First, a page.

As idealism began to defeat Isolationism, helped by the World War II isms of Nazism, Fascism and Militarism followed by the post war threat of Communism it led, one almost thinks inevitably, (although I don’t agree that it was inevitable) to Interventionism.  The belief that America the strongest military nation on the planet after World War II and the only super power after 1991 should intervene to bring peace and order, freedom and democracy everywhere in the world.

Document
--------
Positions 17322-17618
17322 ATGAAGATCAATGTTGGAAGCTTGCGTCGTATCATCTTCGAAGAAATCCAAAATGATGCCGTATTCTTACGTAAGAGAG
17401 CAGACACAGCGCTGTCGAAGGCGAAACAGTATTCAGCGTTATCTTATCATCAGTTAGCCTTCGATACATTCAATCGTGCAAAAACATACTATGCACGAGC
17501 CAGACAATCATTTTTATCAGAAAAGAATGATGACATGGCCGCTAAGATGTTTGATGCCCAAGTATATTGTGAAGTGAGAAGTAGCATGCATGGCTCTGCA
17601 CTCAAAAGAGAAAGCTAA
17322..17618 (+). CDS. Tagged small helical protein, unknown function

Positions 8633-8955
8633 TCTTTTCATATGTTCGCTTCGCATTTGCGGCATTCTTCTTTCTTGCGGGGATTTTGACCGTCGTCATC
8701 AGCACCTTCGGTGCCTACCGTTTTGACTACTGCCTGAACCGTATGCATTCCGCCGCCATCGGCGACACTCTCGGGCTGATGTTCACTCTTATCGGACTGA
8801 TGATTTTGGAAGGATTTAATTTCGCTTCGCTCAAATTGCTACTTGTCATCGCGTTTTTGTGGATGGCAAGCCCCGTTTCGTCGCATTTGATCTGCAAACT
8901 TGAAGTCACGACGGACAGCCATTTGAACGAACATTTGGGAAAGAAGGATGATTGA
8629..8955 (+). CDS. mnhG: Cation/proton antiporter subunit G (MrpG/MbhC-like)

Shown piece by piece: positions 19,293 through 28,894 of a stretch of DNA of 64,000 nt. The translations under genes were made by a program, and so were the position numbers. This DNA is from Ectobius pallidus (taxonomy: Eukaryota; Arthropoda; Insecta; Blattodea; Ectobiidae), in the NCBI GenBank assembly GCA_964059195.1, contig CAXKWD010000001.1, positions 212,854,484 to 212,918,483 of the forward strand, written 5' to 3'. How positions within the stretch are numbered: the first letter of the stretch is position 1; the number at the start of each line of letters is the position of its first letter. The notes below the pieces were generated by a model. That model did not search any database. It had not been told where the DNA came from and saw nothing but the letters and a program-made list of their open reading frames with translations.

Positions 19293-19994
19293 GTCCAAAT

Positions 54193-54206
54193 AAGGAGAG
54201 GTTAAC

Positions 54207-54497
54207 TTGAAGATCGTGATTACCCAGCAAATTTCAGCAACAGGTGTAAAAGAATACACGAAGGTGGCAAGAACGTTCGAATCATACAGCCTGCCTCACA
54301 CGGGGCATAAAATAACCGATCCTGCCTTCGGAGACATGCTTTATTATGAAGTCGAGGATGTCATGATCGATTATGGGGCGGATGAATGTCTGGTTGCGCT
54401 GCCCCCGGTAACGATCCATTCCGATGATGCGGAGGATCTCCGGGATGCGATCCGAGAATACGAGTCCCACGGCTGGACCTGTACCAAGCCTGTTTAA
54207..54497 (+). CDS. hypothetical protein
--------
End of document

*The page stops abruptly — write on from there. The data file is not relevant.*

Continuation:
As we enter the second decade of the twenty first century whither America’s foreign policy?  Which of the I isms will we follow?  I believe it should be a practical mix.  Of course Idealism should guide us because that has been the guiding light of this nation since pilgrims came to Plymouth and cavaliers to Jamestown.   We should support democratic people-inspired movements in the Arab states, and in Burma and throughout the world.  But support can mean many things.  It does not mean that every time people rise up against an oppressive regime we need to intervene militarily.  We can encourage others to carry the burden and play a supportive role as we did successfully in Libya.  Or perhaps we have to lead and rally other nations behind us as we did in Kuwait and in Bosnia and Kosovo.    Interventionism should be a philosophy of last resort.  And it should be used in limited circumstances when absolutely necessary to save lives and only when no other course of action presents itself.  President Obama’s sending of 200 expert trained fighters to aid three African nations in their attempt to root out an evil warlord was the right thing to do:  limited intervention in support of other governments for a humanitarian reason.